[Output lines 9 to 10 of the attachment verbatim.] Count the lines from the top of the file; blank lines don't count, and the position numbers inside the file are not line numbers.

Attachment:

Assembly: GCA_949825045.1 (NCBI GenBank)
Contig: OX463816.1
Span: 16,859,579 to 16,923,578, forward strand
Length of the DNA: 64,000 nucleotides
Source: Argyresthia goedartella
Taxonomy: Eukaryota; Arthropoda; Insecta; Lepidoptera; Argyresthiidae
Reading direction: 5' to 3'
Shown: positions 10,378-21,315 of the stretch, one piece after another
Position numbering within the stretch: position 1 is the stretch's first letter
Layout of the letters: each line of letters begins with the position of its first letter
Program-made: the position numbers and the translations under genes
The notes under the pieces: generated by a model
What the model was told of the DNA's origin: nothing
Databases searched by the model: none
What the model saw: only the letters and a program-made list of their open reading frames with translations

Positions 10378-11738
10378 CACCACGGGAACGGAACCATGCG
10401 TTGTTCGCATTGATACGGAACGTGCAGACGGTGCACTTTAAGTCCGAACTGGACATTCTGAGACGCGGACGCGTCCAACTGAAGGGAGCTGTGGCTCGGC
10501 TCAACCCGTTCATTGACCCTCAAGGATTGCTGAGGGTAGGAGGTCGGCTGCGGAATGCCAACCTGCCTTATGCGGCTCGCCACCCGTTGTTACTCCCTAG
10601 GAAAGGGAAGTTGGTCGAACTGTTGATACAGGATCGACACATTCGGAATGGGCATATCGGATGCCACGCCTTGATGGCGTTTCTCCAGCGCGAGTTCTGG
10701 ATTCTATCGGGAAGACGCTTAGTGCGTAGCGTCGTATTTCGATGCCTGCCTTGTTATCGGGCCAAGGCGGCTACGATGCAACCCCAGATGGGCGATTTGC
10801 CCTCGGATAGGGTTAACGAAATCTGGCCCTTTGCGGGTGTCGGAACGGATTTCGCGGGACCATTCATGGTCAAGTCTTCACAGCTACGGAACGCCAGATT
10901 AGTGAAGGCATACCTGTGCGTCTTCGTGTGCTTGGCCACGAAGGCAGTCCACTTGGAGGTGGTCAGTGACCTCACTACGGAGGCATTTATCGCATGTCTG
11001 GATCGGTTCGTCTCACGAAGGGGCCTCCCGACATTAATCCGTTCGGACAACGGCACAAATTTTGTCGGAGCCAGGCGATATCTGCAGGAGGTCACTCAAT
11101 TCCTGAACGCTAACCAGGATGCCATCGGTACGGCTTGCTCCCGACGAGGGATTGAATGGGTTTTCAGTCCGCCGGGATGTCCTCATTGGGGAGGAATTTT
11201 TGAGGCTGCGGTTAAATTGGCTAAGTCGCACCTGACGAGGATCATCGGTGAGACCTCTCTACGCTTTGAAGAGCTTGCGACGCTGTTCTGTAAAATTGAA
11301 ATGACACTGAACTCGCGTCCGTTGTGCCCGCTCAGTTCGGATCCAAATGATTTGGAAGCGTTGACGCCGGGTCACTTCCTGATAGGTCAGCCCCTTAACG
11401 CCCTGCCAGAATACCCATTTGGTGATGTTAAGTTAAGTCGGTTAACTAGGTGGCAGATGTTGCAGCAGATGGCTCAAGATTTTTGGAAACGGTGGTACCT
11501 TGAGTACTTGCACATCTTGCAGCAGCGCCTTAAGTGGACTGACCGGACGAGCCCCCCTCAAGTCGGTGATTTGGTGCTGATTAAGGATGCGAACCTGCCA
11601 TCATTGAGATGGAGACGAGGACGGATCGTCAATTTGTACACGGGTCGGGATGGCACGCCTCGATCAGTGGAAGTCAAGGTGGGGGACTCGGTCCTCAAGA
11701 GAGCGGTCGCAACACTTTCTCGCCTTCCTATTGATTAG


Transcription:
Position numbering within the stretch: position 1 is the stretch's first letter
Layout of the letters: each line of letters begins with the position of its first letter